Michigan stem cell research proposal advances
By TIM MARTIN,
Associated Press WriterTue Jul 8, 4:06 AM ET
Supporters of a ballot measure that would loosen Michigan's restrictions on embryonic stem cell research took a big step toward placing it on the November ballot.
The Stem Cell Research Ballot Question Committee said Monday it turned in more than 570,000 voter signatures backing the measure. More than 380,000 of them must be ruled valid for the proposal to reach voters.
Backers say embryonic stem cell research holds the potential to help treat or cure diseases such as Alzheimer's, Parkinson's, cancer, sickle cell anemia and diabetes.
The politically diverse group that helped launch the campaign Monday included former Republican U.S. Rep. Joe Schwarz and former Democratic gubernatorial hopeful Larry Owen.
"It is research that we know has a high chance of curing many diseases and saving many lives," said Owen, the campaign chairman.
Opponents raise ethical concerns because the research involves the use and destruction of human embryos. The Michigan Catholic Conference and Right to Life of Michigan oppose the proposal and an opposition group called Michigan Citizens Against Unrestricted Science and Experimentation is forming.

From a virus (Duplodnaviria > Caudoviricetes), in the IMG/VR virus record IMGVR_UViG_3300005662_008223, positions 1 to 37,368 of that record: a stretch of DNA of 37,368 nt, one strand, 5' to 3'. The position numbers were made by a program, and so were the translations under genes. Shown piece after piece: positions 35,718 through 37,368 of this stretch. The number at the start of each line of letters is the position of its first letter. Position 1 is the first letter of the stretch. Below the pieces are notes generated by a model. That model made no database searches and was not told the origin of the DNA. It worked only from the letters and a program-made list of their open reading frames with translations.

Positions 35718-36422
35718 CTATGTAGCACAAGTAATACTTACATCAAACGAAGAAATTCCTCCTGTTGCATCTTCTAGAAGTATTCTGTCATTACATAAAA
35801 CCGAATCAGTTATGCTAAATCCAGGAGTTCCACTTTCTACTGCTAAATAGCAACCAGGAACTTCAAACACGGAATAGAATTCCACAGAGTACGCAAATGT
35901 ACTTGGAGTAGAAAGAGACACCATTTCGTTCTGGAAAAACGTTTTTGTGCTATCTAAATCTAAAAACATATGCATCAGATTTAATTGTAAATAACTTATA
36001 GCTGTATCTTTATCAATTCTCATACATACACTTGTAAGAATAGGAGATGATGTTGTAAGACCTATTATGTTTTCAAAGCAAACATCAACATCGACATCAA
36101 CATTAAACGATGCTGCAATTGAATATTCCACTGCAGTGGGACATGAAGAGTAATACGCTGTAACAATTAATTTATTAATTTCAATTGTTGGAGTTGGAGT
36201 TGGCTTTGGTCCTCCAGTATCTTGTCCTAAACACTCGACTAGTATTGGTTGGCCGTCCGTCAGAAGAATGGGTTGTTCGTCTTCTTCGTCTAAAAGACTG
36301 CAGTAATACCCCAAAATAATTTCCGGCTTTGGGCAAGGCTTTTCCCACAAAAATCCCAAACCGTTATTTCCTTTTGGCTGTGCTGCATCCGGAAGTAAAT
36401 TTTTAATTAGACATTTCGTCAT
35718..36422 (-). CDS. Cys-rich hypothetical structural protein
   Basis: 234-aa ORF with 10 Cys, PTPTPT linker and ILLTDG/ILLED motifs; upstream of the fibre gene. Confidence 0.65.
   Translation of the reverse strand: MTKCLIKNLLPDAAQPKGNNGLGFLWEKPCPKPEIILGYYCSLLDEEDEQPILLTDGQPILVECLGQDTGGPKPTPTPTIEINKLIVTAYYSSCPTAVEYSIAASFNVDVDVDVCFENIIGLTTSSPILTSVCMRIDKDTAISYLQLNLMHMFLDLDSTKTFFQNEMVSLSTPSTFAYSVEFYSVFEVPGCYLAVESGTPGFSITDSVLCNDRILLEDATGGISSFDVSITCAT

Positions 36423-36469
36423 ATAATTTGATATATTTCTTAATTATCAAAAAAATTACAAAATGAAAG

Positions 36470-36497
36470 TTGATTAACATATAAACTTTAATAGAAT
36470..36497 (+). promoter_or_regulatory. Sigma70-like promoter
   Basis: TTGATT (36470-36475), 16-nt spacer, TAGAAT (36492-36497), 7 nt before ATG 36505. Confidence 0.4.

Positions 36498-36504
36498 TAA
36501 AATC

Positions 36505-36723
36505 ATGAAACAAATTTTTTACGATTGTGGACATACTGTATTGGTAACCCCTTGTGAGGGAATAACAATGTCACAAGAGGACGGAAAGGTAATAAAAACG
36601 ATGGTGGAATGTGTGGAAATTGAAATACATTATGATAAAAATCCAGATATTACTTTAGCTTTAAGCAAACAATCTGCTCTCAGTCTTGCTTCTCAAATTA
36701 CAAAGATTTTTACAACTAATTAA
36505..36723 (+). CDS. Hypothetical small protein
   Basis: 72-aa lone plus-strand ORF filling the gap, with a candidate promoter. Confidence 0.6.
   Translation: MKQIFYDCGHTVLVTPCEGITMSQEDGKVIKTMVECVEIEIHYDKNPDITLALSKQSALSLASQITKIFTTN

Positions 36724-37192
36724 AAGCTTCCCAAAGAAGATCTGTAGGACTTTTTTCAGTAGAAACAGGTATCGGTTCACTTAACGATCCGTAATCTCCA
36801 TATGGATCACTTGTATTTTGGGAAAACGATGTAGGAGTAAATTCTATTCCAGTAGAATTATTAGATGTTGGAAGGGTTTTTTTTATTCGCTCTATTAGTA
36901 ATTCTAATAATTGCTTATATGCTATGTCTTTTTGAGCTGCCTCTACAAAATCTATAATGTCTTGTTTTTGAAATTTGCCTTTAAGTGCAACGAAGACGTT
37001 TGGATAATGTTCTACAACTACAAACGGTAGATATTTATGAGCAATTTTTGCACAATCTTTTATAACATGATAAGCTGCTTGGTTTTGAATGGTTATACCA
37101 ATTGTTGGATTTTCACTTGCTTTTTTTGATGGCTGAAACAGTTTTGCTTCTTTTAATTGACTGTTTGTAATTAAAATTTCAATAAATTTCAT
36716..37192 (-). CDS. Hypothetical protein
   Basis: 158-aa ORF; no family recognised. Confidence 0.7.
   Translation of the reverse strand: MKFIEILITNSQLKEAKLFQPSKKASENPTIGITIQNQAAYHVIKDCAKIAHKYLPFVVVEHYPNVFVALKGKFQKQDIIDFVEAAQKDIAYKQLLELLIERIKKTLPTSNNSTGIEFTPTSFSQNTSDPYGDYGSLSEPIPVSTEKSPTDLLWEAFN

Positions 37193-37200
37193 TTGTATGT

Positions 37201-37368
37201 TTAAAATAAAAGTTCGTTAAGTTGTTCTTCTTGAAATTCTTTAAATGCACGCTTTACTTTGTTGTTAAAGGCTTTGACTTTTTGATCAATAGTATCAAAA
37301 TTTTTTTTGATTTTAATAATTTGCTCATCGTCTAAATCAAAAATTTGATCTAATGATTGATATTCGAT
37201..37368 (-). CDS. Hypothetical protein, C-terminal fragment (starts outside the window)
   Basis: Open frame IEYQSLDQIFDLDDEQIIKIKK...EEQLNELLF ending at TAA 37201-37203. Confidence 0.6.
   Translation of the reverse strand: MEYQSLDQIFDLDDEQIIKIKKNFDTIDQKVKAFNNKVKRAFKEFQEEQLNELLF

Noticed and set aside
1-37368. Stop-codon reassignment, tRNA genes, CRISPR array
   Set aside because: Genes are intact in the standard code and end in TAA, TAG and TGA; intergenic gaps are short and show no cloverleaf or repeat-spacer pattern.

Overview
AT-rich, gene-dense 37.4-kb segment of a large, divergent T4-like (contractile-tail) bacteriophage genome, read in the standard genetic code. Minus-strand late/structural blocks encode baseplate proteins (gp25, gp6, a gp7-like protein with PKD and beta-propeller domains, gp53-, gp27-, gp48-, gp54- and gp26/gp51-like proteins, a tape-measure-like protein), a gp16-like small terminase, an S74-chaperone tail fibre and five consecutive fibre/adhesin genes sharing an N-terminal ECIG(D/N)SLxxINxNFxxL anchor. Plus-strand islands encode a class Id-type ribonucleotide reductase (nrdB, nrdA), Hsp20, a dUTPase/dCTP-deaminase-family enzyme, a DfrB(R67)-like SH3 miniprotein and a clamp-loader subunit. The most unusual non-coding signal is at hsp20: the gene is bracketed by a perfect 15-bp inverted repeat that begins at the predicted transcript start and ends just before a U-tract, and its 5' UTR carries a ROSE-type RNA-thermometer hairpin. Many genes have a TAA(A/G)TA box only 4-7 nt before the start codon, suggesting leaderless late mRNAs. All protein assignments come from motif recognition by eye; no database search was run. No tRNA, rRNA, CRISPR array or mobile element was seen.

"The proposal is deliberately deceptive," group spokesman David Doyle said. "It's the confusing legalese that is the problem."
Ballot proposal supporters countered that their opponents are the ones misrepresenting the issues. Supporters are trying to make the ballot because their efforts to change state law have failed in the Legislature.
Some embryonic stem cell research is allowed in Michigan. But the state's laws related to the research are among the nation's most restrictive, allowing only the use of stem cell lines from California, Illinois or other states with less restrictive laws. Those lines sometimes are patented by other researchers.
Ballot proposal supporters say changing Michigan's law would help broaden the type of available stem cell lines, opening up new avenues for potential cures and eventually drawing more research money to the state.
The proposal would change Michigan law to allow research on donated embryos created during fertility treatments that otherwise would be discarded. It's now a state felony to use new embryonic stem cells for research.
Supporters of the proposal to amend the constitution say it protects and strengthens Michigan's ban on human cloning. The proposal says nothing in it "shall alter Michigan's current prohibition on human cloning."
Opponents say the proposal does not explicitly put a ban on human cloning in the state constitution, so cloning could be allowed if state law is ever changed to permit it.
Stem cells are rare cells in tissues that give rise to most other cells. While many scientists say embryonic stem cell research holds the most medical versatility and potential, critics are upset that stem cells are harvested from adults or umbilical cords.
On the Net:
Stem Cell Research Ballot Question Committee: http://www.curemichigan.com
Michigan Citizens Against Unrestricted Science and Experimentation: http://www.micause.com